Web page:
Playing a brittle New York socialite whose life and mind have both unravelled, Cate Blanchett delivers an astonishing Oscar-winning performance in Woody Allen’s compelling tragicomic drama Blue Jasmine, his A Streetcar Named Desire for the post-financial-crash era.
As the film flashes back and forth between Jasmine’s gilded past and her self-pitying present, Blanchett creates an indelible portrait of a woman who oozes self-delusion, snobbery and a massive sense of entitlement. Yet no matter how appalling we find Jasmine, we can’t help but be touched by her fate.
We’re also touched by the fates of the characters around her, not least Sally Hawkins’ chirpily resilient Ginger, the adoptive sister with whom Jasmine takes refuge in working-class San Francisco after her fall from the dizzying heights of life on Park Avenue with her crooked billionaire husband Hal (Alec Baldwin, brilliantly slimy).
Hawkins gained a well-deserved Oscar nomination for her role and there are striking performances, too, from the actors Allen has cast as the men in Ginger’s life. Controversial stand-up comedian Andrew Dice Clay is surprisingly sympathetic as her ex-husband Augie, Bobby Cannavale bristles with blue-collar indignation as her mechanic boyfriend Chili, and comedian Louis C.K. is Al, the sound engineer she thinks will meet her sniffy sister’s approval.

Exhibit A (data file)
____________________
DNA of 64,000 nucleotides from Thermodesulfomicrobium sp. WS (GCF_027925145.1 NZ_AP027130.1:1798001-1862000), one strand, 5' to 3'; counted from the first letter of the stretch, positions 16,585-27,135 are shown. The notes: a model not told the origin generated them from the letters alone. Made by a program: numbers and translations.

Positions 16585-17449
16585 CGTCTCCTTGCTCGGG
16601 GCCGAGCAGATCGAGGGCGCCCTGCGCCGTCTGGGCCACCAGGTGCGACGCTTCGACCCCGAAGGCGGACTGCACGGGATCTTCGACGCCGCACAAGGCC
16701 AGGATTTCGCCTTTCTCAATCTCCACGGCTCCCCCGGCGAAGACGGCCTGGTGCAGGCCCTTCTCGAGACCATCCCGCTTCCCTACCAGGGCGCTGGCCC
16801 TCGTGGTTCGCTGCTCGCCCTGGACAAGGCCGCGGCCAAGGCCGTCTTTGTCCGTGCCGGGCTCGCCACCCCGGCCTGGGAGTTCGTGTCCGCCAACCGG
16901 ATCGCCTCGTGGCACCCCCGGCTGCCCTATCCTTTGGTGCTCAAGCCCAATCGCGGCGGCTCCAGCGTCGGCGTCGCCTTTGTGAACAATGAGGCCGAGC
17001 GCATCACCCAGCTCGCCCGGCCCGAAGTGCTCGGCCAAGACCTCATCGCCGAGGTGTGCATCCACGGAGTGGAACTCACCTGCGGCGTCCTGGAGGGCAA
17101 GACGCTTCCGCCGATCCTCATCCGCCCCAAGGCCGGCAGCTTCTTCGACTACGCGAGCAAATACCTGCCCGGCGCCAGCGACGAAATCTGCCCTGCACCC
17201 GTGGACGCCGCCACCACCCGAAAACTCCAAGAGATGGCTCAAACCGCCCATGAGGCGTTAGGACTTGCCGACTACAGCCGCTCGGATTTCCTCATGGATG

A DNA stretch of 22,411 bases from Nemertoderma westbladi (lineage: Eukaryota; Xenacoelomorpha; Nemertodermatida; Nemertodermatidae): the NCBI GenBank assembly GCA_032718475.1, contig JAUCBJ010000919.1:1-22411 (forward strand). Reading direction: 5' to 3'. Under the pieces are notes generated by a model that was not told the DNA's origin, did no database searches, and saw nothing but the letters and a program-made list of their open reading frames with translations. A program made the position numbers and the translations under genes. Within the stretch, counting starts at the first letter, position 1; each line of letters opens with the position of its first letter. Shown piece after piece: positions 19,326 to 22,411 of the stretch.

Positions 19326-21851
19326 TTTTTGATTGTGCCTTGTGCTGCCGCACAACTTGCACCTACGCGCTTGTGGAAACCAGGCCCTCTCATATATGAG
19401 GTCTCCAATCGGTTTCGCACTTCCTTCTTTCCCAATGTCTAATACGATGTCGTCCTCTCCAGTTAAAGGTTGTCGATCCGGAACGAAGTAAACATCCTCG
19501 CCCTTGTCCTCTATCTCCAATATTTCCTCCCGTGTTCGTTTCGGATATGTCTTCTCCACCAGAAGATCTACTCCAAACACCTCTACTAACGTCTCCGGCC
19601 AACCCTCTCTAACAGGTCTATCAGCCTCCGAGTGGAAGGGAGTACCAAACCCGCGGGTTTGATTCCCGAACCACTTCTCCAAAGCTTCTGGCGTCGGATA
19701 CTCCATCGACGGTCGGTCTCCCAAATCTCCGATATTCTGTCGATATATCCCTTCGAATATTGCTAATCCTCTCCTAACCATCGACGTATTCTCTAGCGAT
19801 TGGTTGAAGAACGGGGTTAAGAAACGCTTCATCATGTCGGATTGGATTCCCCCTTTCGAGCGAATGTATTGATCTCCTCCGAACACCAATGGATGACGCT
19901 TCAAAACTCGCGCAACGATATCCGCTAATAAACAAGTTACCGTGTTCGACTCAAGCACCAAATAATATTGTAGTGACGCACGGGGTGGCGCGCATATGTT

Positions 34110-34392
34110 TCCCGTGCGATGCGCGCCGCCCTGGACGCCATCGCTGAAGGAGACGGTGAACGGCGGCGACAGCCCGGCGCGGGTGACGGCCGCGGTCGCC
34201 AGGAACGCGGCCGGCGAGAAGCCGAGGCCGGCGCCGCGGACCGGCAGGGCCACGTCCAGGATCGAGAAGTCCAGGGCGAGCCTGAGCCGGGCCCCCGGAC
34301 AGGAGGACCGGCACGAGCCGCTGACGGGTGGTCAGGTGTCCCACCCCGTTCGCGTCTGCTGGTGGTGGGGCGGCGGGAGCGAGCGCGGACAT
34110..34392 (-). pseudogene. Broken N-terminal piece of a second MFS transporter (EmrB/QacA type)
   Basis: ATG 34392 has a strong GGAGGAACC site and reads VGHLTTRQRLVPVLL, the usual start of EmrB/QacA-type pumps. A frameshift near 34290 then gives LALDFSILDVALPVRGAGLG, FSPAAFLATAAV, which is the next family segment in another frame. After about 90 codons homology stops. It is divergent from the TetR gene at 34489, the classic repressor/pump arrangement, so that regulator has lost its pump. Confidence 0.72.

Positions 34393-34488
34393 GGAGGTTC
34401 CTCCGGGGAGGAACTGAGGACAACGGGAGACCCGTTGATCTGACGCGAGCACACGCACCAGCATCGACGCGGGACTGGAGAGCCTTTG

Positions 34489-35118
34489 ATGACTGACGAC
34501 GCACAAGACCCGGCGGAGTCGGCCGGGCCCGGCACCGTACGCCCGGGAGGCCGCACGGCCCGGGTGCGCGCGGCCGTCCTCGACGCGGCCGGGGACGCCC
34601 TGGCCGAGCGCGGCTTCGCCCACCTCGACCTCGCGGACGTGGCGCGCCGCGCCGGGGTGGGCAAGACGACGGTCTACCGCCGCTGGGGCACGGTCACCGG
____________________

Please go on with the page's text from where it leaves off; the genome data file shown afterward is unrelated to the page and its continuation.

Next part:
These are all vivid characters, but it is the magnificent Blanchett who unquestionably dominates the film. A sister under the skin of Blanche DuBois, the tragic heroine of Tennessee Williams’ Streetcar, a role Blanchett has played to great acclaim on stage, she is absolutely mesmerising as a woman who turns a blind eye to the truth until she finally loses her grasp on reality.
Certificate 12. Runtime 94 mins. Director Woody Allen.
Blue Jasmine released on Blu-ray and DVD on Monday 17th February by Warner Bros. Home Video.